The last two weekends we have taken the girls to fall festivals at nearby farms. First, we went to King Valley farm, just north of home, where highlights included corn bins (featuring the followup activity of shaking corn from the girls' undergarments), scarecrow making, petting zoo (spotless - very clean, happy-looking animals), an inflatable bouncer, a wagon ride, and picking pumpkins from a field (where pumpkins were suspiciously lined up in rows, and more densely populated than I've ever seen in agriculture - but there *were* pumpkin vines). Then, this weekend, we went to visit friends in eastern PA, at a farm which had fee-based art projects ($2 for a scarecrow to color and assemble; $2.50 for a tissue-paper ghost), a drainage-tube slide, a petting zoo with somewhat muddy-looking critters, beanbag toss, a slingshot with an apple-bin goal, apple picking, and a pumpkin patch.
I actually love these kinds of outings. I don't mistake them for either real farming or real nature experience - the best authentic nature activity of the weekend was seining young bluegill for our friend's research lab (nothing sinister - the fish will live a good life in those tanks). And yet, with small farm economics being what they are, I've decided to embrace the fact that many small farms survive off tourist dollars. The driver of our wagon ride was talking to a family friend, and I overheard the driver say "Yeah, mom made the vegetable soup. Her soups are the best." This 20ish young man was a son mom could be proud of, and the advertisement for mom's soup was absolutely sincere. Clearly, mom, son, friends and all were pulling together to give us a good weekend, and we did. Some people donate to church or charity; I spent a wallet-full of cash at King Valley Farm, with not an iota of buyer's remorse.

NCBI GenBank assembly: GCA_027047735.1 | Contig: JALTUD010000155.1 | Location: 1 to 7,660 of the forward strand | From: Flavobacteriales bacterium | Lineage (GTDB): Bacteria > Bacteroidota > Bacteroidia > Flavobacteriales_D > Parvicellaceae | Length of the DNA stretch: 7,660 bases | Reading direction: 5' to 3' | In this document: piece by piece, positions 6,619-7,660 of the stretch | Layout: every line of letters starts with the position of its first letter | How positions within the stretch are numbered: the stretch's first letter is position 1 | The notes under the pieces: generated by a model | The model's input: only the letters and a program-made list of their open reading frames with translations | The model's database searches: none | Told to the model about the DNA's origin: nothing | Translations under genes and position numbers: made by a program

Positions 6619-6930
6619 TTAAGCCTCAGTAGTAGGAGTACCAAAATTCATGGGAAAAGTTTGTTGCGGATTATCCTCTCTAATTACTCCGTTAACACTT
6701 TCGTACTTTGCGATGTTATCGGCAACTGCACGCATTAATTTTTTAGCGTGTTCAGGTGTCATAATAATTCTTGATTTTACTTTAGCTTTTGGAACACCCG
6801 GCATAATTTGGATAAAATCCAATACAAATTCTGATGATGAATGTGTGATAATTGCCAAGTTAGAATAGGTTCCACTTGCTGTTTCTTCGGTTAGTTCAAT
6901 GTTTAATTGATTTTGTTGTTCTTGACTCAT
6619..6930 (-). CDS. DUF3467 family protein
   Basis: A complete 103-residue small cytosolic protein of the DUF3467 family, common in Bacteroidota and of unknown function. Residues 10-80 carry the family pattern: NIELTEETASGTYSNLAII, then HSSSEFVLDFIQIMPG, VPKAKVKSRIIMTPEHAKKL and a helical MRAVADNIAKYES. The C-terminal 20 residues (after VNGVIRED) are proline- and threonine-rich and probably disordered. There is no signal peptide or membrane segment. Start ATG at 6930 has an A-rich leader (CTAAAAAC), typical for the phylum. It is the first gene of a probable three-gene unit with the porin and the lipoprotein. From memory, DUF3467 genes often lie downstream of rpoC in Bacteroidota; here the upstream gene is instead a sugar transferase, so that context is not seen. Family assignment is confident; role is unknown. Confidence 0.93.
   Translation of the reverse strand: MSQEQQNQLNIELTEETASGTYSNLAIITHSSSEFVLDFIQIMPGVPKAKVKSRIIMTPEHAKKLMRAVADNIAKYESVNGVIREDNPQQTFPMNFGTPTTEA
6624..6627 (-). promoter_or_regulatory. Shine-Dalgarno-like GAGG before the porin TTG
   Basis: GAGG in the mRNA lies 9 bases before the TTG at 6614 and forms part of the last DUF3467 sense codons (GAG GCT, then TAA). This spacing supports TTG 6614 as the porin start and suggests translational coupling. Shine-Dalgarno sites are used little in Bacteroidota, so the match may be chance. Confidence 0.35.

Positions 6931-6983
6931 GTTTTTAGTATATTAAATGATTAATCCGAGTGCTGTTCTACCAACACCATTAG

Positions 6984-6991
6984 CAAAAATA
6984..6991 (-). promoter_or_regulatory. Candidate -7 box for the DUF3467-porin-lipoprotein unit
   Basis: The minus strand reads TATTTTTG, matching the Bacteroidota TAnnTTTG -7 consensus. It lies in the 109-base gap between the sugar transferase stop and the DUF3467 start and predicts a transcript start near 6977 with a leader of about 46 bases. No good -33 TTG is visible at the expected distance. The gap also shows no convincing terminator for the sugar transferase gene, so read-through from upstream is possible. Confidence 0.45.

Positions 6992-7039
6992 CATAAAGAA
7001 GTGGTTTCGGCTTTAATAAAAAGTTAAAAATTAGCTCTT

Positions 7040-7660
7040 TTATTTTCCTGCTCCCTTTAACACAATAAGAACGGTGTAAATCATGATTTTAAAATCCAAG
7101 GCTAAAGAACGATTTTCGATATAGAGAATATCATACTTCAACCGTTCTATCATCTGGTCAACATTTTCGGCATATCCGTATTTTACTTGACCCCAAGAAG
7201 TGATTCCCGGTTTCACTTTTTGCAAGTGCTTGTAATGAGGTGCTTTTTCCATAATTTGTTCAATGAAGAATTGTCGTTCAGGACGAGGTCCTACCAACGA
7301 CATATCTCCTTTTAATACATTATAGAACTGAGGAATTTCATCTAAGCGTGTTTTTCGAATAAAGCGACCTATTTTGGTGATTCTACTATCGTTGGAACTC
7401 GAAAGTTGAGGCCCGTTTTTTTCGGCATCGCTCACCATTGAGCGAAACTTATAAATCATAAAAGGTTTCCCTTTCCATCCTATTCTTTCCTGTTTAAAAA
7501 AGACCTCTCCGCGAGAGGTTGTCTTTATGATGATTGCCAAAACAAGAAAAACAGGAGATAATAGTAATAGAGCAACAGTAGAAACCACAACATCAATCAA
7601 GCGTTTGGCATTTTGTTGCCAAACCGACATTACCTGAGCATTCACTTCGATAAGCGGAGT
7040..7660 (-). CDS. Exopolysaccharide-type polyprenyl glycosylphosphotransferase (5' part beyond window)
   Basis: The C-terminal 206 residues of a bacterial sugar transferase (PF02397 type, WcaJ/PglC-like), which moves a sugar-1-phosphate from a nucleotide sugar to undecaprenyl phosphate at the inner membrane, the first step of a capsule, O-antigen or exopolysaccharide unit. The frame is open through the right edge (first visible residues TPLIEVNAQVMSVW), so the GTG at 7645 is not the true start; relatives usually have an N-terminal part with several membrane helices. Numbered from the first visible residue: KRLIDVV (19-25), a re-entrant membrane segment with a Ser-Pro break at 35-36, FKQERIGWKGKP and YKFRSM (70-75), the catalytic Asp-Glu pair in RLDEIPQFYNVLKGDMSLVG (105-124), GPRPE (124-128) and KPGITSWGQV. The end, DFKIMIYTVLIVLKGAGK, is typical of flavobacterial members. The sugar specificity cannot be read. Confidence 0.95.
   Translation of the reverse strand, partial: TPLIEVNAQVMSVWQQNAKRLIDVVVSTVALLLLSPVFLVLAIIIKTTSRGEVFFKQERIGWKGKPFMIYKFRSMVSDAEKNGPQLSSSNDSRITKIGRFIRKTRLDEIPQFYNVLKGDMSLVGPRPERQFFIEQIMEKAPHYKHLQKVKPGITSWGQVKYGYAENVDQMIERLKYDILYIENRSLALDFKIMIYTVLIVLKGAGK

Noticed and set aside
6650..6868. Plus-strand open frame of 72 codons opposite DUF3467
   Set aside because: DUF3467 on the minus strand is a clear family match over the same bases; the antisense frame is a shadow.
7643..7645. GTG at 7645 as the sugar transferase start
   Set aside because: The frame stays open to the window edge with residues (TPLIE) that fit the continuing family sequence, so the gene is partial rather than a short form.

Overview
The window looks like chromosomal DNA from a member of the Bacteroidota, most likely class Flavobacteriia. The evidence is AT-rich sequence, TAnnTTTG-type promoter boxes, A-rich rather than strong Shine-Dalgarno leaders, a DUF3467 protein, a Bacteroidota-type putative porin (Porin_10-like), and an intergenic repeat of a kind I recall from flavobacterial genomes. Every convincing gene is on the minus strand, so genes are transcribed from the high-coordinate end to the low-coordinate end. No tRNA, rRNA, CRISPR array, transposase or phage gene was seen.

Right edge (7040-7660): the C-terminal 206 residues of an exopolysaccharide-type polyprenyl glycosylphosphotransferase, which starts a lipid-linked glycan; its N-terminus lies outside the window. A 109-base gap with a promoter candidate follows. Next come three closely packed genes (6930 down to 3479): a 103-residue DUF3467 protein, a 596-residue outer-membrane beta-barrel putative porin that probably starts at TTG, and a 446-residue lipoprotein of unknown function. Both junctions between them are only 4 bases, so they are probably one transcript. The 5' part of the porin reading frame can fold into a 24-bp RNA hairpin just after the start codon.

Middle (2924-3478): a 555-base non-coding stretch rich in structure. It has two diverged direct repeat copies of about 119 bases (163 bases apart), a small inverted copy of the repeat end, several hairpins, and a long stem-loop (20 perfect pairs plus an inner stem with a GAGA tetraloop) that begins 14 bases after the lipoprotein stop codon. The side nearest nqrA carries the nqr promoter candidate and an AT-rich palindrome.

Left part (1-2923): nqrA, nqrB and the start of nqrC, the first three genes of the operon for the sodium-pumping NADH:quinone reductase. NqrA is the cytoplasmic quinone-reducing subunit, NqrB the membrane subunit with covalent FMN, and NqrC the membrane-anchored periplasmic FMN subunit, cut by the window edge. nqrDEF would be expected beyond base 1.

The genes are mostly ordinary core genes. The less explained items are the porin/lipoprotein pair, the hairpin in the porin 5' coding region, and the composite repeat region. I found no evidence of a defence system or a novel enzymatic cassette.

And yet still, as I snapped pictures of our family and our friends this weekend, something tugged at me. Perhaps it was the fee-for-crafts, or perhaps it was the pumpkin, which at this farm in Allentown, did *not* grow in the grass of the "pumpkin patch" Hazel is standing in above. Perhaps it was the self-consciousness I always feel behind a camera, changing from participant to observer. But I think, in retrospect, it was my fear that the place we've reached with respect to fall and harvest is spooky and sinister, and witches and ghosts have nothing to do with the problem. No longer do most - including my own - kids have even an iota of gratitude for food or for the farmer as food provider.
I can only hope that if they ever have need, that they'll recognize farms for what they are, every month of the year: not a spook show, wagon ride, corn maze, or haunted barn, but a place to live and work for the people who feed us, with soups, cookies, apples, pumpkins, and all the other foods we buy, usually at the grocery.